Smart inverters can do a lot more than turn rooftop solar DC into grid-ready AC. The boxes that accompany every rooftop PV installation can also provide valuable data-collection and grid-support services, as shown in pilot projects in Hawaii, California and other solar-rich regions.
Now microinverter maker Enphase is taking these kinds of capabilities to commercial scale. On Wednesday, the Petaluma, Calif.-based company announced its new grid optimization service, meant to turn its existing fleet of networked, behind-the-module microinverters into endpoints of grid intelligence for utilities and grid operators.
Enphase has already been doing this kind of work in pilot projects with Hawaiian Electric, to give the utility visibility into voltage and bidirectional power flow characteristics of solar-rich distribution grid circuits. It’s also testing its smart inverter chops in California, and is adding energy storage systems in Australia and a few still-unnamed U.S. projects, Ameet Konkar, Enphase's senior director of strategic initiatives, said in a recent interview.
But the new grid optimization service adds some core utility software support to the mix, he said. Enphase is partnering with OSIsoft, the market leader for data historian software for North American utilities, and uses geographic information system (GIS) software tools from big utility vendotrs such as Esri, to integrate what it's so far done at pilot scale into a commercial product.
“The last thing people want in the utility control room is another screen to look at,” he said. Partnering with OSIsoft and Esri allows a “very seamless integration” for its PV generation profile, voltage and power quality, and other key end-of-network data, “in a format they’re very, very familiar with. This data can now go through their existing applications, to the screens they’re using now.”
Enphase is primarily pitching its grid optimization service to utilities in regions where it holds significant rooftop PV market share, Konkar said. But it doesn’t have to have near-complete penetration, as it does in much of Hawaii’s residential PV market, in order to provide valuable data, he noted. “In places like California, Massachusetts or New Jersey, where we’re about 30 percent of the installations...that’s still statistically significant,” he said, in terms of providing important information on the edges of the distribution grid.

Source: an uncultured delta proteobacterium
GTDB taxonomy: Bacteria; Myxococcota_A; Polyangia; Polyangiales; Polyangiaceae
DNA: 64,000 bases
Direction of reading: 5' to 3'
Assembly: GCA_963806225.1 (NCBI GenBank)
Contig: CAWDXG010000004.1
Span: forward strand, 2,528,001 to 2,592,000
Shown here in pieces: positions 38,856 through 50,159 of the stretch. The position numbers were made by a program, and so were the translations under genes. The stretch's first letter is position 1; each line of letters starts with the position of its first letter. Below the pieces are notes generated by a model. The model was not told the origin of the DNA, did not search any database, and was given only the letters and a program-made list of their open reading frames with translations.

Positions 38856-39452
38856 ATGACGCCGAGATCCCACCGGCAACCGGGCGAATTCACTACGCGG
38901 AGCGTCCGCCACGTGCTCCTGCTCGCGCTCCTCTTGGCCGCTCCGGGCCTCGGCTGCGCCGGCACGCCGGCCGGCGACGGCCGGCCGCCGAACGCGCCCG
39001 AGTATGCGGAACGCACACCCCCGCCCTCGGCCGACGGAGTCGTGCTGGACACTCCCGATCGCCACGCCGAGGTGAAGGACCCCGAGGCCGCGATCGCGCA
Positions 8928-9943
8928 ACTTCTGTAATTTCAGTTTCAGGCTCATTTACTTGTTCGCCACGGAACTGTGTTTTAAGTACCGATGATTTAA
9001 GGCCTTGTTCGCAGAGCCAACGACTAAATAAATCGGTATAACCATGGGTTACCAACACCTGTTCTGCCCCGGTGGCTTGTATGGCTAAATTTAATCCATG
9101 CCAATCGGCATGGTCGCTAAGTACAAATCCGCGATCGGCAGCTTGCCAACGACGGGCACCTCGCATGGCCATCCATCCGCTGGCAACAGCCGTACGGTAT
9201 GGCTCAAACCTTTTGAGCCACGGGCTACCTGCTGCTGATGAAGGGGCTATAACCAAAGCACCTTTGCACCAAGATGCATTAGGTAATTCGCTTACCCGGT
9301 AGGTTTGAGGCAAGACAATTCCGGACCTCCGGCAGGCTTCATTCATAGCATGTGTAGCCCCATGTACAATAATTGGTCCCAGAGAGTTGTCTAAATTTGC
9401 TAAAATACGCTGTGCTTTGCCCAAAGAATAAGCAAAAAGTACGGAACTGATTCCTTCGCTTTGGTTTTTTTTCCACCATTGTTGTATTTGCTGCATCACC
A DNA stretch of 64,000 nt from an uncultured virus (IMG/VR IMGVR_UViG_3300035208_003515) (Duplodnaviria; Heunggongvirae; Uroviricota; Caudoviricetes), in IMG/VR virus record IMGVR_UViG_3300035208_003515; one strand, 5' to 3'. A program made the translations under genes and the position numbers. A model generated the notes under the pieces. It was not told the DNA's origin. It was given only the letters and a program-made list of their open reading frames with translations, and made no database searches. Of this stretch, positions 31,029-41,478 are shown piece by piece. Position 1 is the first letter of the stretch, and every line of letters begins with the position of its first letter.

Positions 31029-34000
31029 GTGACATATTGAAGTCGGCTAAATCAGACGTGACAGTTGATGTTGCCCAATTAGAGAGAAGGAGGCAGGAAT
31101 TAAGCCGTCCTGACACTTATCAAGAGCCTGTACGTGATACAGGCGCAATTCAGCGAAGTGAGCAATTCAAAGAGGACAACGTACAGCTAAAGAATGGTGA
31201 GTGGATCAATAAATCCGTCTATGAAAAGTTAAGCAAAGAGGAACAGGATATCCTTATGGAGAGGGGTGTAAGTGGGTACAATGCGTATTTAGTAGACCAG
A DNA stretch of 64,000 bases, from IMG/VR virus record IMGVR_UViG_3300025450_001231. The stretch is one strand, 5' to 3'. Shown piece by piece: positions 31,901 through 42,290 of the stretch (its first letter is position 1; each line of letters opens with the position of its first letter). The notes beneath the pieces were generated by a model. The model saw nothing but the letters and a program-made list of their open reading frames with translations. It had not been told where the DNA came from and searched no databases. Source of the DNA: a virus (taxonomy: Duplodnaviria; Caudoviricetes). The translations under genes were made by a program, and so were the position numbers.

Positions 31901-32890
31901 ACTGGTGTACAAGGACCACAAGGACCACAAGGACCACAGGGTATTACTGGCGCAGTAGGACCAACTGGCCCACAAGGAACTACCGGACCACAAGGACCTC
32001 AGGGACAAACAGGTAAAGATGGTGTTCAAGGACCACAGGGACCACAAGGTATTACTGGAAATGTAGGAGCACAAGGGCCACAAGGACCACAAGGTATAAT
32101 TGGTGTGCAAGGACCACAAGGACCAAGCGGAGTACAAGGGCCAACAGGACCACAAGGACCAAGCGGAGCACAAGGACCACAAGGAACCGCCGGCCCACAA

Most rooftop solar systems aren’t visible to utilities, leaving them with little information about how they’re interacting with the distribution network, from substations to feeder lines and down to neighborhood transformers. Smart meters can collect some important data, and a handful of utilities have started tapping them for this purpose.
Enphase provides a parallel source of information. For years now, it’s been collecting 5-minute interval data from its systems via on-premise powerline carrier (PLC) communications to gateways that use cellular or broadband to connect to the company’s cloud-based software platform.
Other rooftop solar contenders, such as SolarCity, have networked their systems to allow for two-way data exchange and, potentially, real-time controls. Enphase is one of the first to package that kind of data for use by utilities and grid operators -- though it’s likely that more are working on similar ideas.
Mostly, utilities are asking for visibility into this rich store of edge-of-network information, he said. That can allow utilities to see where PV generation is creating voltage disturbances or causing power to flow back up circuits toward substations.
Its work with Hawaiian Electric last year, for example, allowed the utility to clear its backlog of PV interconnection requests on distribution circuits where data showed little risk of new solar causing grid instability problems.
While that study was based on historical data, “We can relatively quickly flip a switch, and they can start taking a look into what real-time voltages are on its network,” Konkar said.
Enphase, which has been struggling to cut costs and retain market share against competitors like SolarEdge, plans to charge utilities for its grid optimization services based on how much data they want, how often, he said. “If they’re interested in getting information on their network, we have standard pricing,” he said. “The closer you get to real time, the more it tends to cost.”
But inverters can also provide valuable grid support services, such as enabling low-voltage ride-through, injecting or absorbing reactive power, or controlling the rise and fall of solar output as clouds pass overhead. Enphase has started work on pilot projects to enable its inverters for volt-VAR optimization and other grid control functions.
The utility industry is still waiting on some key standards and certification regimes to be finished before these kinds of capabilities can be put to use in real-world environments, however. “On the control, we’re not there yet,” he said -- but “as the regulatory side catches up, we will be there.”